It sounds like a disaster: a company run by a demanding chief who regularly yells at employees, drops hundreds of millions on soon-to-fail internet ventures, and alienates talented deputies to the point of quitting.
The success of Amazon.com, argues journalist Brad Stone in his biography of Jeff Bezos released this month, could not have happened without those failings.
Brad Stone has covered Amazon.com on and off for a decade, and he brings that experience, extensive interviews and a knack for momentum-driven writing to The Everything Store: Jeff Bezos and the Age of Amazon. Mr Bezos made headlines in August when he bought The Washington Post and its affliate newspapers for US$250 million, the latest outlandish investment following ambitious endeavours in private space travel.
In a real-life indication of the extent to which Amazon has changed how we consume books – in addition to the Levi’s 501 blue jeans, Twist Bands Rainbow Loom children’s toys and “Outdoor Fake, Dummy Security Camera with Blinking Light” that are among the online shop’s bestsellers – I purchased my copy two days after publication while eating at a restaurant in Tokyo, where I downloaded the book’s 373 pages to Kindle within a minute.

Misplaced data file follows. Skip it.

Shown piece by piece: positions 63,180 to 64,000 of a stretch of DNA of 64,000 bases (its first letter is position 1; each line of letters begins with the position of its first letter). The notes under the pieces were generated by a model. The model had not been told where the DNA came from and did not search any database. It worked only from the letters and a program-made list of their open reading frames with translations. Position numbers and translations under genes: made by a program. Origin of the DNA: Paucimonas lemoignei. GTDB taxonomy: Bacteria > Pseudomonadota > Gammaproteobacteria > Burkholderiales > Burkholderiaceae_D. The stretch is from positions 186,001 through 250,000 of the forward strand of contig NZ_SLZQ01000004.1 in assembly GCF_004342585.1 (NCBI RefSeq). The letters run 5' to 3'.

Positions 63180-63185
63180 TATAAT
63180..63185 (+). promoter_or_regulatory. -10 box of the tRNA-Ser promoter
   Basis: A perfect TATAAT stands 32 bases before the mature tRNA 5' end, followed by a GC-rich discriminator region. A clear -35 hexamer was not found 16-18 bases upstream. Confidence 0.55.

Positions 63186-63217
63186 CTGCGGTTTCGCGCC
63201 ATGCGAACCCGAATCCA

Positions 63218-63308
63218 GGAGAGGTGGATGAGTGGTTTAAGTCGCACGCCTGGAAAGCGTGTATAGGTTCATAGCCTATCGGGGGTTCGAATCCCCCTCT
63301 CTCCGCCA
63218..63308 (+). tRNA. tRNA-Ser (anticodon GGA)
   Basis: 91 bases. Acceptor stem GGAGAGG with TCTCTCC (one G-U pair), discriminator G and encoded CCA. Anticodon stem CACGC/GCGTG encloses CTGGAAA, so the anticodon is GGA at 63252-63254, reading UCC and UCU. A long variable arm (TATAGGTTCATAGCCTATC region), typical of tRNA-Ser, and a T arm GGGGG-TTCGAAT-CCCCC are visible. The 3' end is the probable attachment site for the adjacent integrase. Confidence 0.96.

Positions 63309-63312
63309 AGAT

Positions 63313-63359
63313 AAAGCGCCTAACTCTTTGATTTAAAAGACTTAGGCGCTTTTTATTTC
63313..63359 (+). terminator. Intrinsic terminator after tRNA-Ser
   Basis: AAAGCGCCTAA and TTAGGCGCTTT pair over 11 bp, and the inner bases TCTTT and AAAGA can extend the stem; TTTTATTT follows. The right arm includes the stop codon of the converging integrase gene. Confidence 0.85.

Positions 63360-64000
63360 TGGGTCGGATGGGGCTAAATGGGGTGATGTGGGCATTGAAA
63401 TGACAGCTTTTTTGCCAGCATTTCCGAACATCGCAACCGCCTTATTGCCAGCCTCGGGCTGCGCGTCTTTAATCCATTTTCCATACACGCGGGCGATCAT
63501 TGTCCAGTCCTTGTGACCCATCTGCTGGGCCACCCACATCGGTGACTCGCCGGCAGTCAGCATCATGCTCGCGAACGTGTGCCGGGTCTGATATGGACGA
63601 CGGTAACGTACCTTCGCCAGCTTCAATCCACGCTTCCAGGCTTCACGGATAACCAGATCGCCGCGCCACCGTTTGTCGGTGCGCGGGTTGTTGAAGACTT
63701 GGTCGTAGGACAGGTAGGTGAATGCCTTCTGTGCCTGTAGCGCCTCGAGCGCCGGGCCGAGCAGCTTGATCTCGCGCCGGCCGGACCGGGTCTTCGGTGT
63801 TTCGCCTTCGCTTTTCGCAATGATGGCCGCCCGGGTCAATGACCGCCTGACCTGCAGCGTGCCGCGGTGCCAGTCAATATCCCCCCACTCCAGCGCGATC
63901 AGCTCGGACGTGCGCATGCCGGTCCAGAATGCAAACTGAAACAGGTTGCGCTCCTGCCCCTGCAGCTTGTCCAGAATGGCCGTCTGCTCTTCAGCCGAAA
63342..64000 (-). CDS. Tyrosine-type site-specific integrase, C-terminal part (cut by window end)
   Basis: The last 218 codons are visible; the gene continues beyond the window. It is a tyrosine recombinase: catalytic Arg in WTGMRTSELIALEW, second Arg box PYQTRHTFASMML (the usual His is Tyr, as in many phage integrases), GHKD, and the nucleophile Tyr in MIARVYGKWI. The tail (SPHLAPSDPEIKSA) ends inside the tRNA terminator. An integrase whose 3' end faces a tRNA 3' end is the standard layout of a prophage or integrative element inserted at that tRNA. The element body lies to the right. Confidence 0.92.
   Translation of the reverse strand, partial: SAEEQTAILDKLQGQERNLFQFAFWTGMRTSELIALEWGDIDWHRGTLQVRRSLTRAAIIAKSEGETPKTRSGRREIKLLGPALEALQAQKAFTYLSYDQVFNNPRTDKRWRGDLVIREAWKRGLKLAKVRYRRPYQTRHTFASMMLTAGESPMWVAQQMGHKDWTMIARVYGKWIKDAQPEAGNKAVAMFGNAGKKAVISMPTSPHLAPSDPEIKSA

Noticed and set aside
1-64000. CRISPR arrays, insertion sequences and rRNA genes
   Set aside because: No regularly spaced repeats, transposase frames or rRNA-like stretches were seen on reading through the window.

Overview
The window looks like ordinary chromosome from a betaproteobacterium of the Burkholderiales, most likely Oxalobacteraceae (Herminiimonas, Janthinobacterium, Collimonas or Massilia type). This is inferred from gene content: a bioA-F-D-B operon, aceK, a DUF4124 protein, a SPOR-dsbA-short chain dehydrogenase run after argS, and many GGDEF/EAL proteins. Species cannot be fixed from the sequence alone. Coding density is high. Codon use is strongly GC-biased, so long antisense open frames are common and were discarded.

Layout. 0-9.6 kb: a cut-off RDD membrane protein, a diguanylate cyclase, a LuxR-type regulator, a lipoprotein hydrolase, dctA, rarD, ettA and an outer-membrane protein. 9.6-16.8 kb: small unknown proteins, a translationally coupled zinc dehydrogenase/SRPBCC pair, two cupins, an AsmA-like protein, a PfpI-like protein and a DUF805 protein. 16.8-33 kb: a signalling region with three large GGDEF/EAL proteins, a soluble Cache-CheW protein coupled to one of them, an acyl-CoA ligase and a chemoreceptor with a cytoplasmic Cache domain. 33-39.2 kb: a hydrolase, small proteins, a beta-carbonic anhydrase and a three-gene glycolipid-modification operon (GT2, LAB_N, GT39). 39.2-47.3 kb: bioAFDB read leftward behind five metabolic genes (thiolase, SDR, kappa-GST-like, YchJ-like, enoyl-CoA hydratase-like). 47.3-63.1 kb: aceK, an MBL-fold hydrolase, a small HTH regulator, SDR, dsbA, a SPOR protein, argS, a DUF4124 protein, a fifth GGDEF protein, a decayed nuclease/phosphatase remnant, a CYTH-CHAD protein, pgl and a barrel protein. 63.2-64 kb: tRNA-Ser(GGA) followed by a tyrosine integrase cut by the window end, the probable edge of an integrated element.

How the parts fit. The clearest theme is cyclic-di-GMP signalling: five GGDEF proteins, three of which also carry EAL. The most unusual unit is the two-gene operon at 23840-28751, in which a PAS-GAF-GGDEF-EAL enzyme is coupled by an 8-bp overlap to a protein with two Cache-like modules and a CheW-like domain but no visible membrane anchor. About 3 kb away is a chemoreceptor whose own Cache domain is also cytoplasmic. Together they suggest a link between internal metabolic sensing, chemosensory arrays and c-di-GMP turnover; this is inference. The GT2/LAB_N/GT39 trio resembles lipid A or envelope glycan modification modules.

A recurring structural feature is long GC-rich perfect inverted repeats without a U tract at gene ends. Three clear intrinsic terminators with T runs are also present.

Stone launches his narrative with the description of a young boy named Tim at a magnet school. He stands out so much for his intellect that another mother at the school features him in her book about the gifted education movement.
For a statistics assignment, 12-year-old Tim asks his peers to rate teachers on their skills; Tim replicates a battery-powered toy that creates the appearance of infinite tunnel at a cost cheaper than prices in stores.
“Tim,” of course, is actually “Jeff”. Stone’s storytelling skills and deep research into his subject come together to create a must-read – whether or not you own a Kindle.